Library and Archives Canada is digitizing the service files systematically, from box 1 to box 10686, which roughly corresponds to alphabetical order. Please note that over the years, the content of some boxes has had to be moved and, you might find that the file you want, with a surname that is supposed to have been digitized, is now located in another box that has not yet been digitized. So far, we have digitized the following files:

  • Latest box digitized: Box 4442 and Holland.

Please check the database regularly for new additions and if you still have questions after checking the database, you may contact us directly at 1-866-578-7777 for more assistance.

Commemorating Sir John Abbott’s 195th Birthday

Sir John Joseph Caldwell Abbott, Canada’s third prime minister, was born 195 years ago on March 12 in St. Andrews, Lower Canada (Saint-André-d’Argenteuil, Quebec). He was the first son of Harriet Bradford and Reverend Joseph Abbott, an Anglican missionary.

After studying law at McGill University, Abbott was called to the bar of Lower Canada in 1847. He emerged as a successful corporate lawyer, representing the likes of John Thomas Molson, the Bank of Montreal, and the Hudson’s Bay Company. He also served as the dean of McGill’s faculty of law from 1855 to 1880.

Abbott’s legal and political life collided when news of the Pacific Scandal broke. Abbott, who had been an elected representative for the constituency of Argenteuil since the late 1850s, was also legal advisor to the Canadian Pacific Railway and Sir Hugh Allan, placing him at the centre of dubious government contracts and railway corruption. With the fall of Sir John A. Macdonald’s government in 1874, he lost his seat and did not successfully return to federal politics until winning a by-election in 1881. Continue reading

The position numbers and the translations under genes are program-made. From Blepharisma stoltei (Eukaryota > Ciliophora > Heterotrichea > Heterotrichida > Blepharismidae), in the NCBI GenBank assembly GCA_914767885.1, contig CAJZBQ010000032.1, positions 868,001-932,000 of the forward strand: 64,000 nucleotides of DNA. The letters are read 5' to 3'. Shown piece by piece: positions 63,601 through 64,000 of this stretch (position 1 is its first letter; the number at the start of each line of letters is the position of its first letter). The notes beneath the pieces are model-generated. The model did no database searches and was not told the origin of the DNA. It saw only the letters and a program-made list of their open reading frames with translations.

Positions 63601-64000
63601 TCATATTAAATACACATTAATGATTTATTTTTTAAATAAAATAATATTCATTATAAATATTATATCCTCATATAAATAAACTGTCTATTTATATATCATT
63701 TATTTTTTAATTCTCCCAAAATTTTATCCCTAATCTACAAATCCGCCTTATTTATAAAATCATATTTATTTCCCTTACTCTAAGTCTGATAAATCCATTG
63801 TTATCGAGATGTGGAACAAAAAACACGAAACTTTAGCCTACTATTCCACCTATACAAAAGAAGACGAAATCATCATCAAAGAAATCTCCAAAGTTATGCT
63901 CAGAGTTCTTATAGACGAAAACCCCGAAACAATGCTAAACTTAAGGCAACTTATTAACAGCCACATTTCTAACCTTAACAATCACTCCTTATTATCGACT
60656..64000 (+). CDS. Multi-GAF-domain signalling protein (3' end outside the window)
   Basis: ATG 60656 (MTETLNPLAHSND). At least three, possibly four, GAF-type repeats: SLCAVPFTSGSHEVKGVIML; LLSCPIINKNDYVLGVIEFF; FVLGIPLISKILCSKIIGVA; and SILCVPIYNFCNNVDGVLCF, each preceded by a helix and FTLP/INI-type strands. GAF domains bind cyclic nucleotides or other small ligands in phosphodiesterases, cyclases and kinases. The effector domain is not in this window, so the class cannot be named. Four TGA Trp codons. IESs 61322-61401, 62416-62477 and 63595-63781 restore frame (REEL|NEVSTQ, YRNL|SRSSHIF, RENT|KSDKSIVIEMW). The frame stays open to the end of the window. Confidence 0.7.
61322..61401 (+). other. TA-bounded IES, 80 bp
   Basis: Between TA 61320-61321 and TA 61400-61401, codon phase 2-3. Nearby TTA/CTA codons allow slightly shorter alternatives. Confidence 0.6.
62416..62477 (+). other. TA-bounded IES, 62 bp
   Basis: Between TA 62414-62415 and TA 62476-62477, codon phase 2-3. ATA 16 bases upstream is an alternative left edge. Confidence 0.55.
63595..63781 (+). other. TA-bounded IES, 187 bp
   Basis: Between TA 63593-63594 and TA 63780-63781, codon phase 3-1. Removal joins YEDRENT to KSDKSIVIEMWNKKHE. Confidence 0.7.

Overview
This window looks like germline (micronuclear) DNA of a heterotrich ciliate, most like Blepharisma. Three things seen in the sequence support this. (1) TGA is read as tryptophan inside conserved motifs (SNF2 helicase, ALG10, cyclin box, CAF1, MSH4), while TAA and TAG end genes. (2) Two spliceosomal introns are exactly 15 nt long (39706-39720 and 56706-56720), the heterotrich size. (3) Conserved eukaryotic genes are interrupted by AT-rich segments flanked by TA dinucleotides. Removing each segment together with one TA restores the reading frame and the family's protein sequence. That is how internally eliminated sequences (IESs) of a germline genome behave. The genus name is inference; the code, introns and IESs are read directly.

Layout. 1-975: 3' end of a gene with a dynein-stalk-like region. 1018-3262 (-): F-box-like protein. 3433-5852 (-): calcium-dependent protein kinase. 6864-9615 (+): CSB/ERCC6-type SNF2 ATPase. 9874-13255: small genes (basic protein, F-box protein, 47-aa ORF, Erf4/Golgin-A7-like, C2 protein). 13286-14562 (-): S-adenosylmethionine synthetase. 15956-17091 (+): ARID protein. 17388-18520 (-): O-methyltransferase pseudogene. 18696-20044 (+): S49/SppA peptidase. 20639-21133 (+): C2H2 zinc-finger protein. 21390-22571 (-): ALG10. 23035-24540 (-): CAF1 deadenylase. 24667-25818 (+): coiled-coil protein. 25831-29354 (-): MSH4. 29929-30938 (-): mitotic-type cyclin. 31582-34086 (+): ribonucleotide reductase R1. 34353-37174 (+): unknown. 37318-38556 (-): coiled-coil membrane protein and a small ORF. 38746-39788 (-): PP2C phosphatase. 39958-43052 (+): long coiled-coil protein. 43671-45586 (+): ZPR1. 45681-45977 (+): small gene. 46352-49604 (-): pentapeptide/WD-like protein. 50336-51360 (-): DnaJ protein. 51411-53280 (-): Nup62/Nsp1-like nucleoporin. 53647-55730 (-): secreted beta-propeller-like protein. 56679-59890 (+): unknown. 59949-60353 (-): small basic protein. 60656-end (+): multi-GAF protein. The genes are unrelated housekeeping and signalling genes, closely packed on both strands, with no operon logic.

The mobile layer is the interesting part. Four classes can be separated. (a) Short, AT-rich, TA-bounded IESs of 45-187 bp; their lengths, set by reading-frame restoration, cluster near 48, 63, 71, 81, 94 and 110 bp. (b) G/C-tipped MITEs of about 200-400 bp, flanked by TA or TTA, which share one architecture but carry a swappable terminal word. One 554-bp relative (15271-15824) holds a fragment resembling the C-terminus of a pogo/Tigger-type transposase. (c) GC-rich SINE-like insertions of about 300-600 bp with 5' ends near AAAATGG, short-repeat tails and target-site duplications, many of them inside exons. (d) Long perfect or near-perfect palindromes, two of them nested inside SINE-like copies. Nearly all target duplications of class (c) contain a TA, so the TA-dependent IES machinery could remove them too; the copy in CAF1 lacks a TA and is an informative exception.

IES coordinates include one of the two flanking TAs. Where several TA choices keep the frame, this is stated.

“Great Fun…”—A Letter from the Honourable George Brown

The slow process of Canadian Confederation largely progressed by way of debates and conferences— a series of delicate negotiations, deliberations and compromises. The hard work of the politicians paid off after the Charlottetown Conference of 1864, which resulted in a general agreement and a commitment to hammer out more details at a further conference a month later in Quebec City.

But it wasn’t all long hours of serious toil.

The Honourable George Brown, journalist and former member of the Legislative Assembly of the Province of Canada, was one of the most famous delegates to the Charlottetown Conference. Ever since he himself had been converted to the idea of Canadian Confederation, Brown had been deeply involved in the negotiating process. He detailed his engagement with the councils, debates and conferences of Confederation in his correspondence with his wife, Anne. Sometimes, as in the case of the Charlottetown Conference, Brown’s letters are the only record we have of the proceedings, since no official minutes were taken at Charlottetown.

A black-and-white photograph of a man sitting at a desk, holding a letter.

George Brown, ca. 1880 (MIKAN 3213216)

Continue reading

Images of Sugar Shacks now on Flickr

A black-and-white photograph showing three people eating maple taffy on snow.

People tasting maple taffy at a sugar bush.

The collection of maple sap and the production of maple products has evolved from the early practices of First Nations communities, such as the Ojibwa and Iroquois. The bark of a maple tree is pierced, the sweet sap is collected, and then the excess water is boiled off leaving a syrup. The syrup can be used as a sweetener or cooking additive. Neighbouring First Nations communities most likely taught French colonists how to process maple sap. The maple industry has evolved technologically over the years, but its core process of tapping trees and collecting sap has remained basically the same. Today, Quebec provides a majority of the maple syrup products on the global market. Numerous sugar shacks new and old fuel the world’s desire for this tasty treat.